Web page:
Port Washington, named for a president who never slept there or even visited, is "our town" to its 32,000 residents, yet it's never been a town. More than most places, Port Washington is a study in contrasts. Though it's a model of modern suburbia, its Main Street is known as antiques row. Its average income ranges from $50,000 in its blue-collar neighborhoods to more than $185,000 on its Gold Coast.
And though it's an amalgam of four villages, parts of two others and an unincorporated area - linked only by a zip code and a school district - Port Washingtonians have united to fight for a common pasture, for independence, for putting a stop to sand mining or incinerator construction, for converting the 1909 Main Street School into a center for all ages.
This year Port Washington marks two centennials. The first train arrived with great flourish in 1898, the same year the Mill Pond Model Yacht Club was established, one of this seagoing community's enduring hobbies.
The first battles were waged in the 1670s, when the British Crown granted land on the peninsula then known as Cow Neck to "deserving subjects" - much to the consternation of those already there. "The early colonists had enclosed the whole peninsula for cattle grazing and they felt the land was theirs," says George L. Williams, historian of the Village of Port Washington North. The first homesteader, John Cornwall (variously spelled Cornwell, Cornhill or Cornell in history books) built the first house about 1676 near Manhasset Bay. The house was torn down by angry cattle owners, but Cornwall persevered. More settlers arrived and the fence came down.
Port Washington continued to be called Cow Neck until 1857. Wanting a more dignified name, residents decided to commemorate Washington's 1790 visit - to Roslyn, which was close enough.
Had Washington detoured to Cow Neck on his whirlwind postwar tour of Long Island, he would have encountered some of his most ardent supporters. Carried by ship or horseback, news of the battles of Lexington and Concord in 1775 fired up this small, isolated community. Local militia set up beacons on Sutton's Hill, now called Beacon Hill, to signal the approach of British warships, and conducted a spy operation known as the Secret Road during the British occupation beginning in 1776.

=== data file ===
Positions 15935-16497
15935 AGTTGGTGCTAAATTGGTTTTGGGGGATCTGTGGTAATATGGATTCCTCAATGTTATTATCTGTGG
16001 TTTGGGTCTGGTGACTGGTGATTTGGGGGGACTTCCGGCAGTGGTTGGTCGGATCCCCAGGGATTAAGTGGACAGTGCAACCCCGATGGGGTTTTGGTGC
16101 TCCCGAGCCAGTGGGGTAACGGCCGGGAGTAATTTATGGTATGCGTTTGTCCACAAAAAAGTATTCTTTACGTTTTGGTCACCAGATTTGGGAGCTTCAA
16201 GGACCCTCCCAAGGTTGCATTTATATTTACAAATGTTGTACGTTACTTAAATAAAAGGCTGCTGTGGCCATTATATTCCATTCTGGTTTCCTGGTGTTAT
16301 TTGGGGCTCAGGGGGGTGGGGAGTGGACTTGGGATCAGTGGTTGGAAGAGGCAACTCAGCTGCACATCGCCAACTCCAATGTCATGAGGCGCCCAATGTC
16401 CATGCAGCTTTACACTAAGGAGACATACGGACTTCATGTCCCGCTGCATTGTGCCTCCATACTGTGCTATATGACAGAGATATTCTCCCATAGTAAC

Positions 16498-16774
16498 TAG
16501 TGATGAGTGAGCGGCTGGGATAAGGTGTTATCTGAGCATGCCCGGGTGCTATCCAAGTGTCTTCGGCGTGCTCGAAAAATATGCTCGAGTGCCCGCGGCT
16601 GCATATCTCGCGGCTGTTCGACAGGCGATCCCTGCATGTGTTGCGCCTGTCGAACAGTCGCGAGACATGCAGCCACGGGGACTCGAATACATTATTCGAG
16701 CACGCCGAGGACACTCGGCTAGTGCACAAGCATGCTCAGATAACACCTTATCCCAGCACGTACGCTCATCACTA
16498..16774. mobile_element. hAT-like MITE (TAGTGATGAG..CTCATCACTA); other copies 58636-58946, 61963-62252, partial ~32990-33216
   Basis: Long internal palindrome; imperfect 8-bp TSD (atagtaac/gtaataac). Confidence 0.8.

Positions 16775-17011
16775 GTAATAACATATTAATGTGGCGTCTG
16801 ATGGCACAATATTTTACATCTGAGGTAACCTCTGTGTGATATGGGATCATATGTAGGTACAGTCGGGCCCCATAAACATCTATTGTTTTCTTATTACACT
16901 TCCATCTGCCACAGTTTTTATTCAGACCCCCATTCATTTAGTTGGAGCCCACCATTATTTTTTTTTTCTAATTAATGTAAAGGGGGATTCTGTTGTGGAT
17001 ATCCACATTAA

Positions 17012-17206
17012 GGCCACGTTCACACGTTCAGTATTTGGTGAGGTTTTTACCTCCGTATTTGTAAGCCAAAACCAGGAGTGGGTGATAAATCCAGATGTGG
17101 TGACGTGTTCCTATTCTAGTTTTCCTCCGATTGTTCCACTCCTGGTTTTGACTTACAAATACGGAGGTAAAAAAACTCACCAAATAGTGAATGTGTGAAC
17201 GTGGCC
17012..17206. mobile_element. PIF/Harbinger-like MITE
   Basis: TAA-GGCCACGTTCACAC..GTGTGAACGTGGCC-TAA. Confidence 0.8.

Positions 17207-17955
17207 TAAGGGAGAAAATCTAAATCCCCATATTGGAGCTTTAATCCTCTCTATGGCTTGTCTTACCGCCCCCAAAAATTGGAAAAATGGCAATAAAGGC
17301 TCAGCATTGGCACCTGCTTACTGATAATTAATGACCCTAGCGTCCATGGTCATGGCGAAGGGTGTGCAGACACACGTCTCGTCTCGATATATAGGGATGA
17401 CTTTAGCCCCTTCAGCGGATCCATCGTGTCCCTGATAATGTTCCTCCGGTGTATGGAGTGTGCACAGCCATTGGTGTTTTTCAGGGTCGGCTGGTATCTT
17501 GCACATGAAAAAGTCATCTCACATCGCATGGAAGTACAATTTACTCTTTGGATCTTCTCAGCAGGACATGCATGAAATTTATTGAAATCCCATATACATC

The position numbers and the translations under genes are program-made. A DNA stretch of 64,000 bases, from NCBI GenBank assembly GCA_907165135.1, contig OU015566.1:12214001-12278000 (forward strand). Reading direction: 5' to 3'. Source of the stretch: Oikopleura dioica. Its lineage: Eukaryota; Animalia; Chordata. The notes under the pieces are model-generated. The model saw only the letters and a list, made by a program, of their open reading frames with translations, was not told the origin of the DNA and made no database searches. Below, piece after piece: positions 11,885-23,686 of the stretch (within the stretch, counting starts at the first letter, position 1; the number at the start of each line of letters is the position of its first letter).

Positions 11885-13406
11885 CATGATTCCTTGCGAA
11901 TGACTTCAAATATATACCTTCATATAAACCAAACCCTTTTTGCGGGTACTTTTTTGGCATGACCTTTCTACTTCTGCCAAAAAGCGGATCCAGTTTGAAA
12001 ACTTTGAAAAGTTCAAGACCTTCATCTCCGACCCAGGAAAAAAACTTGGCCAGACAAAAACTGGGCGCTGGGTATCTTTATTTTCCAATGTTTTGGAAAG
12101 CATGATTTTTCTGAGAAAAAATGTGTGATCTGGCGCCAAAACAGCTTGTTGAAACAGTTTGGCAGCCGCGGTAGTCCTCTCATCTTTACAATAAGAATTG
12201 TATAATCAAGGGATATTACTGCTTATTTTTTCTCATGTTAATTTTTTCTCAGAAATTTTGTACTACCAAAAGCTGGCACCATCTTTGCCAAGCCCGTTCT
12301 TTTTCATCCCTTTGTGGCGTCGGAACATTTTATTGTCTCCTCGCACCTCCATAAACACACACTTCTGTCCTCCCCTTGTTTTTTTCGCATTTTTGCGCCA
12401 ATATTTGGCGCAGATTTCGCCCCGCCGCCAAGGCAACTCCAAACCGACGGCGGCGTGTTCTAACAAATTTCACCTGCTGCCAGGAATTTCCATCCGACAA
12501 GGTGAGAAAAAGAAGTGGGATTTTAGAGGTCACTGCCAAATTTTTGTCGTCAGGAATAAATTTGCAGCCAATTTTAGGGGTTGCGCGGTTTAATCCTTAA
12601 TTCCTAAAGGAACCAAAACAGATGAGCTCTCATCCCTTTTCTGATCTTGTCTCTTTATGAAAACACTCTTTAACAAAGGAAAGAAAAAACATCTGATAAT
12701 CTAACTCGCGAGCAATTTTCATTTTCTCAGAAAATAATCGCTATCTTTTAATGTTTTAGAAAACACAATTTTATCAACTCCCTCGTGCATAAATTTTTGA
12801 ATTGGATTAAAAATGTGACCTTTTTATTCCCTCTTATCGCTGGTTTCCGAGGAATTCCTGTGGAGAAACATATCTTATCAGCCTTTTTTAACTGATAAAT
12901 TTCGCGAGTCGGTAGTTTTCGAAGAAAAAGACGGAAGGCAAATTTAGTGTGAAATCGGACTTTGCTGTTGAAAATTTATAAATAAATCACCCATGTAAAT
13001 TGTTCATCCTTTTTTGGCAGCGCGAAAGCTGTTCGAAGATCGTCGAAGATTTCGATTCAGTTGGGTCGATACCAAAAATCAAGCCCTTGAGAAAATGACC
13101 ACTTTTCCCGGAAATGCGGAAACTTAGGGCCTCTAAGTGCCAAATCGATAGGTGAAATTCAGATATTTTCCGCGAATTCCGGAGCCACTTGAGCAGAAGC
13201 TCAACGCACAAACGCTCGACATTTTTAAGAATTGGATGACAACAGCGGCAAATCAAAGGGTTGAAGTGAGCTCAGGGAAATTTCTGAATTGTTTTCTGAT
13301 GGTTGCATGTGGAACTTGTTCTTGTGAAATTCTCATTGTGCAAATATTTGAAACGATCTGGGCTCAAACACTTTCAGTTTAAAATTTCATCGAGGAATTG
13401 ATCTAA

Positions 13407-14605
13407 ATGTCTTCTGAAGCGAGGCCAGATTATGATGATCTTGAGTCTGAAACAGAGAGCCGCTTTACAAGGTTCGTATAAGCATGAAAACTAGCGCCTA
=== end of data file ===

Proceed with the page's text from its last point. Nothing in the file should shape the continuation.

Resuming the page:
After peace and order were restored and the Town of North Hempstead severed from the Town of Hempstead, North Shore transportation improved. The North Hempstead Turnpike, now called Northern Boulevard, opened in 1801, though travelers had to pay 2 cents to use it from Roslyn to Spinney Hill in Manhasset. By 1830 Port residents had stagecoach service to the city, and in 1836, steamboats to Lower Manhattan.
But another New York City connection was to have the greatest impact on Port Washington's landscape and population. A fine-grained sand was discovered on the shores of the peninsula, and a massive sand-mining operation began in 1865. Whole hills were leveled to produce concrete for city sidewalks and skyscrapers. For decades city paving contracts specified "Cow Bay Sand." Workers recruited from European communities - particularly Polish and Italian - later brought their families and settled in ethnic pockets. Some workers were buried in sand avalanches. There was widespread protesting of what was called "the rape of Long Island," but the mining continued into the mid-1900s.
Meanwhile, the arrival of the railroad in 1898 ushered in the commuter age, and Port Washington's population swelled. The easy commute brought the rich, who converted farms into large estates. Artists and writers came, first as summer people. Sinclair Lewis wrote his first novel on the train to Manhattan; poet William Rose Benet composed his ballads of the West on the eastbound train, and cartoonist Fontaine Fox created his "Toonerville Trolley" in the early 1900s, when a trolley ran to Mineola.
A seaplane factory opened in 1929 on Port Washington's Manhasset Isle, on the west shore of the peninsula, from which, a decade later, the famous Pan-American Clippers took off across the Atlantic. As industries replaced summer colonies, home developers saw the need for housing more people on smaller plots and felt constrained by North Hempstead Town's zoning regulations, says Larry Rose, trustee-historian of Manorhaven, one of nine villages that incorporated on the Port Washington-Manhasset peninsula earlier this century.
First to incorporate in the Port Washington area was Sands Point, in 1910. After Manorhaven formed in 1930, the village of Baxter Estates, smallest on the peninsula, was incorporated in 1931, led by resident Carolyn B. Dissoway, the first woman admitted to the bar in Nassau County. The village contains one of the area's oldest houses, the 17th Century Baxter house, once the home of the village's namesake, Oliver Baxter. Port Washington North incorporated the following year with only 250 residents, many centered around the historic Mill Pond. Change accelerated in the 1950s when the old Treadwell farm became the Soundview Village complex, and, with it, Soundview Shopping Center, the first and largest in Port Washington.
Where to Find More: "Port Recalled," by Virginia Marshall; "The Mill Pond," "Lower Main Street," "Port Washington in the 20th Century," by George L. Williams, at Port Washington Library and Cow Neck Peninsula Historical Society.